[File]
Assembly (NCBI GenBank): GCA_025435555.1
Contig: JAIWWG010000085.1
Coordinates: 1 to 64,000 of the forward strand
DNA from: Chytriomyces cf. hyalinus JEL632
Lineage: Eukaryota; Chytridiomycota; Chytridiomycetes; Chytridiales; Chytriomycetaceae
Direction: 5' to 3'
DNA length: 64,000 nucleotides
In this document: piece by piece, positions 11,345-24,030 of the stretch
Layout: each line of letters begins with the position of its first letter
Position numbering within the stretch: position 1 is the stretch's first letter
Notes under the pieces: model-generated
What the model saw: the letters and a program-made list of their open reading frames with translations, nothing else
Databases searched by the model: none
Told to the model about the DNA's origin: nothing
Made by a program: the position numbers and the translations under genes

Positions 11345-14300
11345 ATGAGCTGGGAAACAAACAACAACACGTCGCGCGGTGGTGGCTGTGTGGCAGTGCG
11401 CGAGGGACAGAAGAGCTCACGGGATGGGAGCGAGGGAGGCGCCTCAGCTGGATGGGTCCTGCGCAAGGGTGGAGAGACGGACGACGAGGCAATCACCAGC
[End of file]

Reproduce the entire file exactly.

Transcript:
Assembly (NCBI GenBank): GCA_025435555.1
Contig: JAIWWG010000085.1
Coordinates: 1 to 64,000 of the forward strand
DNA from: Chytriomyces cf. hyalinus JEL632
Lineage: Eukaryota; Chytridiomycota; Chytridiomycetes; Chytridiales; Chytriomycetaceae
Direction: 5' to 3'
DNA length: 64,000 nucleotides
In this document: piece by piece, positions 11,345-24,030 of the stretch
Layout: each line of letters begins with the position of its first letter
Position numbering within the stretch: position 1 is the stretch's first letter
Notes under the pieces: model-generated
What the model saw: the letters and a program-made list of their open reading frames with translations, nothing else
Databases searched by the model: none
Told to the model about the DNA's origin: nothing
Made by a program: the position numbers and the translations under genes

Positions 11345-14300
11345 ATGAGCTGGGAAACAAACAACAACACGTCGCGCGGTGGTGGCTGTGTGGCAGTGCG
11401 CGAGGGACAGAAGAGCTCACGGGATGGGAGCGAGGGAGGCGCCTCAGCTGGATGGGTCCTGCGCAAGGGTGGAGAGACGGACGACGAGGCAATCACCAGC